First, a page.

Joe Biden on brink as Donald Trump’s poll performance provides re-election hope

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The US election is just three weeks away. It is panning out to be one of the country’s most important elections in recent history. The incumbent, President Trump, is hoping to secure a second term while his main opponent, the Democrat’s Joe Biden, looks to tip the balance in his favour.

Mr Biden has surged ahead in many polls.

He continues to lead Mr Trump by as much as 17 points in national polls.

The President acknowledged his concern during his latest rally appearance in Iowa on Wednesday, telling the crowd: “For me to only be up six (in Iowa), I’m a little bit concerned, I’ll tell you that.”

Mr Trump, in what appeared to be a further sign of desperation, later tweeted voters in the Democratic safe state of California: “WHAT THE HELL DO YOU HAVE TO LOSE?” in voting for him.

His former challenger, Hilary Clinton, in late October 2016 was so far ahead of him in polls, she said she “I don’t even think about responding to him anymore”.

Her quip came after she was asked about Mr Trump’s charge that US media outlets were in cahoots with her presidential campaign.

At the time, an ABC News/Washington Post poll, which corroborated the findings of a study published by the Monmouth University Polling Institute, showed Mrs Clinton to be leading Mr Trump 50 percent to 38 percent in a four-way contest with two minor party candidates.

Her points surged past Mr Trump – to 20 – following the allegations that surfaced over Mr Trump sexually harassing multiple women.

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Yet, despite Mrs Clinton appearing to have already secured the ballot, Mr Trump went to win more votes through the Electoral College system.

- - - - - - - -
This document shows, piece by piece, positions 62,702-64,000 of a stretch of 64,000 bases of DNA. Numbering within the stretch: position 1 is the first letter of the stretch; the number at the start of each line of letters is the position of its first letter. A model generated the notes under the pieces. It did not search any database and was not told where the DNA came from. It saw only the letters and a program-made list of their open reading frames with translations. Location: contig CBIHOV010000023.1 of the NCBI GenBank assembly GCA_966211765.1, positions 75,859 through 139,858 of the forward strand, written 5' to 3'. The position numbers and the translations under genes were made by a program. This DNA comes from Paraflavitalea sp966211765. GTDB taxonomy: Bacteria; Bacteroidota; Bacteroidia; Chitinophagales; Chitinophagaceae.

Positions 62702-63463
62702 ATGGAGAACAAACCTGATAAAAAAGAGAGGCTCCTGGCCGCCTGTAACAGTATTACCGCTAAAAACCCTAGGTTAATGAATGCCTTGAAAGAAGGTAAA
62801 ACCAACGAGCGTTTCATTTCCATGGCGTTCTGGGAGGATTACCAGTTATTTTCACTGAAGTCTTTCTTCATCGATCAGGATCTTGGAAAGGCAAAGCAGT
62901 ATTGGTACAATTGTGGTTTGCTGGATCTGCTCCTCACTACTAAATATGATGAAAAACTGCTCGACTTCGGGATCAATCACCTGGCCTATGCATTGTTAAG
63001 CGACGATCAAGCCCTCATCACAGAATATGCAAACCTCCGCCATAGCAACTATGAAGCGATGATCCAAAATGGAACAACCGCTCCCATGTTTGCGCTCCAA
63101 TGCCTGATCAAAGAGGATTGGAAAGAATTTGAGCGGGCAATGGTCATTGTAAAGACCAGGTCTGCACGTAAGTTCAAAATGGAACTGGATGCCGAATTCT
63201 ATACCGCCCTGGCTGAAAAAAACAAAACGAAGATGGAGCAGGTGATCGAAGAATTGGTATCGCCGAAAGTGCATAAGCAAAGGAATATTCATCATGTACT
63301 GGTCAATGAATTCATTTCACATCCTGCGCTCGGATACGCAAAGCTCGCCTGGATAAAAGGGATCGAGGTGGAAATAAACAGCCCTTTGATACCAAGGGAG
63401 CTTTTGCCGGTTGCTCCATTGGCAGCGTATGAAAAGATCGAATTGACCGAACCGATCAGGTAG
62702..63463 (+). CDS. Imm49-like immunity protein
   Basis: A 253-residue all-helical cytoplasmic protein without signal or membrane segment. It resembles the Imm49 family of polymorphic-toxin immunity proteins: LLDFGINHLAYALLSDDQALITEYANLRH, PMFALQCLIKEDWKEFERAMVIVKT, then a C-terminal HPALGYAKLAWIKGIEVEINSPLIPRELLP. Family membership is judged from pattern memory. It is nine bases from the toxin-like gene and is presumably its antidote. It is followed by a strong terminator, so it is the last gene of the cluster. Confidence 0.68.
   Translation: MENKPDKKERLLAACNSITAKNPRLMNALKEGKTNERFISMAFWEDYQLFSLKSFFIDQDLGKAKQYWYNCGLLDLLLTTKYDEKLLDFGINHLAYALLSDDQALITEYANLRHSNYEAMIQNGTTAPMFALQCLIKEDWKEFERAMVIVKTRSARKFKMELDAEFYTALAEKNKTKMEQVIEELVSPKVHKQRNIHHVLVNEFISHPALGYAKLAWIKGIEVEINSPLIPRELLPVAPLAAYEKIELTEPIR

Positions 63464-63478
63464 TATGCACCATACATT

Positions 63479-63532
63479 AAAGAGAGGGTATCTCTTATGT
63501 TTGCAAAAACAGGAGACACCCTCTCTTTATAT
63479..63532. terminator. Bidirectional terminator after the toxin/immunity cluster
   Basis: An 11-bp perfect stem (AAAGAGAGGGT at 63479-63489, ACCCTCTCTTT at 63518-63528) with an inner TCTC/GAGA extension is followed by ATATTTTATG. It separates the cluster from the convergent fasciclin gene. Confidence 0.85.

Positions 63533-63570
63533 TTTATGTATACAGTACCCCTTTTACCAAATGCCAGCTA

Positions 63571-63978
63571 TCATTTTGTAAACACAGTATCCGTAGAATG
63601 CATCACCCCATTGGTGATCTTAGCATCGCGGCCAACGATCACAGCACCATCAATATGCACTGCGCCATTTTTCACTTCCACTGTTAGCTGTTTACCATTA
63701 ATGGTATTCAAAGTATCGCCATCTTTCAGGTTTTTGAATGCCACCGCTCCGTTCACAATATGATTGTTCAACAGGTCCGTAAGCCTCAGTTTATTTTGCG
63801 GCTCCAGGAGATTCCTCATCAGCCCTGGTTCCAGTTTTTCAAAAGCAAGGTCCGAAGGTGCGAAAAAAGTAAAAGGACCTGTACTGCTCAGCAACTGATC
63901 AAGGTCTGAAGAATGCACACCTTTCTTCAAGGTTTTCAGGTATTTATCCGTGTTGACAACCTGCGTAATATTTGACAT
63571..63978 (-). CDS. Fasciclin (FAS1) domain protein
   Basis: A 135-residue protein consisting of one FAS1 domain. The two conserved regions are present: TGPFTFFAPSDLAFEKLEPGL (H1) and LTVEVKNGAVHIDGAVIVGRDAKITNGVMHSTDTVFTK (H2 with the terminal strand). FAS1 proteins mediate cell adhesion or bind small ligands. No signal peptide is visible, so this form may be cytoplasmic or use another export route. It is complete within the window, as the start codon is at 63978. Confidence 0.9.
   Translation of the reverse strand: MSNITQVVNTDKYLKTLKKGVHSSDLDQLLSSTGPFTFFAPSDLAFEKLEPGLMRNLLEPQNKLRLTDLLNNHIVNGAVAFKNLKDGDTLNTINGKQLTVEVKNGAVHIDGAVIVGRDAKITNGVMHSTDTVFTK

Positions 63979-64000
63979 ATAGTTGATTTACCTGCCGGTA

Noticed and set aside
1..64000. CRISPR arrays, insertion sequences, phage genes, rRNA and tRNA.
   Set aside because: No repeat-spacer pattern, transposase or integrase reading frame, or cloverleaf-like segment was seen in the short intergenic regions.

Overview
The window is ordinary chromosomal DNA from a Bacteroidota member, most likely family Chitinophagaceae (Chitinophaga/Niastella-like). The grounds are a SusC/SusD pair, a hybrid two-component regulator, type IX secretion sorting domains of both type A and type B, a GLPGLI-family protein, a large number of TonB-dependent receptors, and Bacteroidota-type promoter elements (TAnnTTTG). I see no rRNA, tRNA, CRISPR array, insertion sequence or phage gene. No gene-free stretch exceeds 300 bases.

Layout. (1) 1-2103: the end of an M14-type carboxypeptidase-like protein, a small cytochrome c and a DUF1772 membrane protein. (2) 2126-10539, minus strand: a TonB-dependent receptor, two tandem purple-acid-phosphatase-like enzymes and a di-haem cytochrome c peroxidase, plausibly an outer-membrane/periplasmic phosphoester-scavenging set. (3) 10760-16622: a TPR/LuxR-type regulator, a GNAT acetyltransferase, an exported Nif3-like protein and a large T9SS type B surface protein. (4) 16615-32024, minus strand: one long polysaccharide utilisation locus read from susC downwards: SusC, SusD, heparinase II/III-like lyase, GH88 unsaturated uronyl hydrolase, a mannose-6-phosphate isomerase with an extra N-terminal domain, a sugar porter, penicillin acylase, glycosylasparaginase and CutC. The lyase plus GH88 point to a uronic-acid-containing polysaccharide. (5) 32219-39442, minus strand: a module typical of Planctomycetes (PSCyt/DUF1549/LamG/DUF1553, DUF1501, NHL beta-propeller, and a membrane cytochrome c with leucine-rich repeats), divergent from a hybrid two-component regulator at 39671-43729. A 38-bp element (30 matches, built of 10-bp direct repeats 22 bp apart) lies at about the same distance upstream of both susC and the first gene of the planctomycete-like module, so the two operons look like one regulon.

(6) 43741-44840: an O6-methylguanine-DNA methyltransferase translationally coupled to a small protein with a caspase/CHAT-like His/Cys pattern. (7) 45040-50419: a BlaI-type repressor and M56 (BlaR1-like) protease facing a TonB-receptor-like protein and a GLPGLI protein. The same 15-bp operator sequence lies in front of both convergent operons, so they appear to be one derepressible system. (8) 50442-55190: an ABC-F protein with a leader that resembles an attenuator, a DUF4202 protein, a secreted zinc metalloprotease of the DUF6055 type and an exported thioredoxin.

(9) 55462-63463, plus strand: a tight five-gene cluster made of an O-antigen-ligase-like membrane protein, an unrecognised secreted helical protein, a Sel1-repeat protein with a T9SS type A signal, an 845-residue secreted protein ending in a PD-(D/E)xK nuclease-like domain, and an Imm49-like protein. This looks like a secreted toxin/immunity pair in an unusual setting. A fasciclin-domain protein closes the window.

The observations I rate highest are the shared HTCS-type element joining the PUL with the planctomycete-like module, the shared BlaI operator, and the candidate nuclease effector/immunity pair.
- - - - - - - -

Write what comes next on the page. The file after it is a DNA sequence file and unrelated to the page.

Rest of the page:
It has led pollsters and political analysts to agree that it is not too late for Mr Trump to overcome his poll deficit and win the US election.

Patrick Murray, director of the Monmouth University Polling Institute, told The Sunday Telegraph: “While there are fewer persuadable voters than four years ago, there are enough of them with over two months to go that Trump could thread the needle again to win the Electoral College.”

There are many fundamental issues on which November’s election rests on, they say.


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One is the coronavirus pandemic, and whether the American people are happy with the way in which the President and his administration has dealt with the crisis.

There have so far been over eight million confirmed cases, with over 220,000 deaths.

The economy is also a huge issue.

Polls suggest US voters trust Mr Trump more than Mr Biden to rebuild the US’ economy following crippling fallout.

This is likely because of the President’s business history.

According to a Newsweek/Redfield & Wilton Strategies poll, 33 percent of registered voters believe the economy was the issue most likely to decide how they would vote.

Millions of US citizens have found themselves out of work, with unemployment rates at the highest levels since the Great Depression.

Despite this, analysts have said the last two months of polling of any election are more often than not indicative of how the result will pan out.

Currently, some 57 percent of likely voters intend to vote for Mr Biden, while 40 percent say they will vote for Mr Trump.

The results are just short of the popular vote that Ronald Reagan enjoyed in his second landslide victory in 1984.

However, four years later, Democratic nominee Michael Dukakis led George HW Bush by 17 points only to suffer defeat.

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